Everyone from Stanley Kubrick to Faust (forgive the redundancy) has been drawn to the gray despondency, stultifying silence, and cadaverous placidity of the sea and the sailors who wearily work above it. No surprise then that Will Oldham (Bonnie “Prince” Billy, Palace Music), the most tender and baroque player on the death-throe troubadour scene, would make this lengthy EP scoring a documentary on Rotterdam seafarers.
The soundtrack is divided into four tracks, each only serving as a placeholder for the immeasurable oscillations Oldham’s frail fingers and suspiciously gentle guitar induce on the claustrophobic atmosphere. The repetitive ditties feebly pace out to the horizon tripping over vague arpeggios, fish scales, scarred strings, and entwining lines. Occasionally, they exult in a brief bout of energizing, if slightly bizarre, thunder, and recede into the waves again. The nine-minute “Bogo” even includes a few sly allusions to the traditional folk song jamborees sailors indulge in during calm spots, locating dabs of mirth and love amidst the general misery and lethargy. “Emmanuel” finds solace in tundra blues and sparing doses of settling static.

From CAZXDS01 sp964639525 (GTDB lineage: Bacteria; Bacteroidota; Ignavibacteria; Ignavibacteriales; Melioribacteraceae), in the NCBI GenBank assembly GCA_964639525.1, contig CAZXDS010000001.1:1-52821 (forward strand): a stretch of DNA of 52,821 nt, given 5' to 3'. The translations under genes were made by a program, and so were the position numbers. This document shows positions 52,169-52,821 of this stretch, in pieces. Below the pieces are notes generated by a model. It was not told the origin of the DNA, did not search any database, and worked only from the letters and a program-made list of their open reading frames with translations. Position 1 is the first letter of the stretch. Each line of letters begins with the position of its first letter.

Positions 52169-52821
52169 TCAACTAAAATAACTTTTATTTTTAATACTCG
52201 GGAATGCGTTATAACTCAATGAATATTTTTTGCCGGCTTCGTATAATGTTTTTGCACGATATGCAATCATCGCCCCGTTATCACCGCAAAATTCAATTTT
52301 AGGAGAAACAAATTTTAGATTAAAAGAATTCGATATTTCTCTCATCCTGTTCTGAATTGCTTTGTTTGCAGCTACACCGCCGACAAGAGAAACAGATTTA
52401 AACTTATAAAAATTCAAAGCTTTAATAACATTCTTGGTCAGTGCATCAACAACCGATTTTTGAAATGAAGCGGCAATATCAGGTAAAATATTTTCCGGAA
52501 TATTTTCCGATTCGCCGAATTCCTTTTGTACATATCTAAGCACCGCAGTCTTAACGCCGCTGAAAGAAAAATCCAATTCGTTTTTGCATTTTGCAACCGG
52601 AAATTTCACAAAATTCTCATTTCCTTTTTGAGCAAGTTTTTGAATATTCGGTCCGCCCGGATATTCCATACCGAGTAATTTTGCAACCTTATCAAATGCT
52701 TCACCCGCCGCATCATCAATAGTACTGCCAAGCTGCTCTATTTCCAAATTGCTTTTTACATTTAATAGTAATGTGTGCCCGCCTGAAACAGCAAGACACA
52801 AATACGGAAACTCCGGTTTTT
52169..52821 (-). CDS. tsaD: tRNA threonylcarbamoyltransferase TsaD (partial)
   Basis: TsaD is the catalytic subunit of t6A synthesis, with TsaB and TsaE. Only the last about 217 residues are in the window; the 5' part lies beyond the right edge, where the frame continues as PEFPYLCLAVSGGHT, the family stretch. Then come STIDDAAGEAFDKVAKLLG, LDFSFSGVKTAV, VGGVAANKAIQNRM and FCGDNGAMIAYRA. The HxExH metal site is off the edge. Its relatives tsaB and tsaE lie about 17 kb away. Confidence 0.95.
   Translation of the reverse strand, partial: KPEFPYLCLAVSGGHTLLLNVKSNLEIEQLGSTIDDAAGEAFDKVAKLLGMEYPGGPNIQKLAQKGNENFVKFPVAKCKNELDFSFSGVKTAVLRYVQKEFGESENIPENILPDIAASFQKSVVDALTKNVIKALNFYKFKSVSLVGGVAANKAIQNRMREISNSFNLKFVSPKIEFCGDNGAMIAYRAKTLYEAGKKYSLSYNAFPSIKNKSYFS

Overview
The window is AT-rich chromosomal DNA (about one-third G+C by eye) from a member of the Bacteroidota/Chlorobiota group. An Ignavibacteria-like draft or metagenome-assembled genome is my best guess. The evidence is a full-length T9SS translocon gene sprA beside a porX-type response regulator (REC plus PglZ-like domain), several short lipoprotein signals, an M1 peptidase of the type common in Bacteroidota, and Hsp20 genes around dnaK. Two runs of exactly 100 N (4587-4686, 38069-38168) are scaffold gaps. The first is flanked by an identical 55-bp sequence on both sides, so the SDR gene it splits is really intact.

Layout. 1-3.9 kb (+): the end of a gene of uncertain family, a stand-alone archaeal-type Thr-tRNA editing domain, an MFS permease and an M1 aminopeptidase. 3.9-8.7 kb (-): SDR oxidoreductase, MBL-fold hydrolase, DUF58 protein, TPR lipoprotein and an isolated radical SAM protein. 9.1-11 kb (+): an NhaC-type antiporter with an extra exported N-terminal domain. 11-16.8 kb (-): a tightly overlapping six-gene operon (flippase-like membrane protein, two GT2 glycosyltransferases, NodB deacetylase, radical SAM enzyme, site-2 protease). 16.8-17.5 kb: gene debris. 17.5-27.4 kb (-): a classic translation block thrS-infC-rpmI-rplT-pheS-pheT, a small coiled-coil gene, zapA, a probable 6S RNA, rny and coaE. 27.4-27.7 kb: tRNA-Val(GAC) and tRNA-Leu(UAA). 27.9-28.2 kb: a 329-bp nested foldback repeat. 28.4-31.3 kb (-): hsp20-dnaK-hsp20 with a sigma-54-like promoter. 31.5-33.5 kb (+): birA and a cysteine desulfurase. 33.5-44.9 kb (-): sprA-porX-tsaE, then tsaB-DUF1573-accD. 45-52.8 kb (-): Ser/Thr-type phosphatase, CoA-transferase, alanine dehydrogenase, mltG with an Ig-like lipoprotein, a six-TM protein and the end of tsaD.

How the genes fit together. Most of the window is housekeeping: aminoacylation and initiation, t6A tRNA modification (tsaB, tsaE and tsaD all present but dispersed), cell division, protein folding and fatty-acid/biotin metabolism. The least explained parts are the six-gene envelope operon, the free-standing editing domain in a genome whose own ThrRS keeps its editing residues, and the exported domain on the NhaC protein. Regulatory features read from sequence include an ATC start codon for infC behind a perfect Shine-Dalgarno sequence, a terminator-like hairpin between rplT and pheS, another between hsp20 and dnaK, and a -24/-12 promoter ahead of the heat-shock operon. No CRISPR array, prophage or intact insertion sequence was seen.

There are no lyrics, no drums, only the faintest trace of bass, and barely any chords. These omissions usually preclude personality as well, but Oldham brings just enough indie-rock pathos and menace to ensure these songs never deteriorate into your grandfather’s mast-climbing shanties. Nevertheless, a good soundtrack for waking up on frigid mornings (or frigid moorings, depending on how crazy your night was), tying knots, getting nauseous, befriending a sailor, or just drinking whiskey like one.
Archived article by Alex Linhardt